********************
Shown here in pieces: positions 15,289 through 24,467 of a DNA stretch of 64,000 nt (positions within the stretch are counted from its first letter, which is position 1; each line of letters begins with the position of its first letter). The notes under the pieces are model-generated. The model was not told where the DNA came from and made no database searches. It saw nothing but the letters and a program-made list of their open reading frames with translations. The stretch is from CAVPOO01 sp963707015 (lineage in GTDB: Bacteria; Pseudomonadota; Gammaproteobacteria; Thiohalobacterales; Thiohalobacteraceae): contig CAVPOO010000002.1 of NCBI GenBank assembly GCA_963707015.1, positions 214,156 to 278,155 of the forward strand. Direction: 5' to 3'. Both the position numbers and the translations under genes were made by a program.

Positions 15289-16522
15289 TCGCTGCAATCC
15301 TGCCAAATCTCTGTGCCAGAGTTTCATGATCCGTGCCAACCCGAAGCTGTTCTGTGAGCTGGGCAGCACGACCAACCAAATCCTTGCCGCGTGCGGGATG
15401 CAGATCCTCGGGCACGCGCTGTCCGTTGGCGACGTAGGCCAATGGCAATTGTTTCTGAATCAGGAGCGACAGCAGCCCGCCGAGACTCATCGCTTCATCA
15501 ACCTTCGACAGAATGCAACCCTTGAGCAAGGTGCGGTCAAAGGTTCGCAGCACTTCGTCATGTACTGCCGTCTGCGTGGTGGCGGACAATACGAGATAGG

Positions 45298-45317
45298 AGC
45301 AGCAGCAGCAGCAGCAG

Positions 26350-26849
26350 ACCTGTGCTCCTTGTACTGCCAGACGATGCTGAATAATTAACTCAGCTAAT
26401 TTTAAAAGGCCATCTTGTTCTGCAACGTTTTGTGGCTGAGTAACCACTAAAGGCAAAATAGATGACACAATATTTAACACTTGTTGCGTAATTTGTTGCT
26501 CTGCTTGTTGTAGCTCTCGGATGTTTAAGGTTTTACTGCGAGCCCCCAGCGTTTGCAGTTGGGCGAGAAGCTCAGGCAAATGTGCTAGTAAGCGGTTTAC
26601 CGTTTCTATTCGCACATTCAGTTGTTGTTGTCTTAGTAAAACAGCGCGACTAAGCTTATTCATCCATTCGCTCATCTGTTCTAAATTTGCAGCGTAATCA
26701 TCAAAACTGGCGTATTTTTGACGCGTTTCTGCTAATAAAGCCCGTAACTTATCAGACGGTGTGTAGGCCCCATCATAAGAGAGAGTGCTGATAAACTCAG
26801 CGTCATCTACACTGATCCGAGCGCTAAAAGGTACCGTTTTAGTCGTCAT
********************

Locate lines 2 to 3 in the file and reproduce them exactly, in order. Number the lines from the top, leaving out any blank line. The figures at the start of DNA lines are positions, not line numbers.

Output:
Positions 15289-16522
15289 TCGCTGCAATCC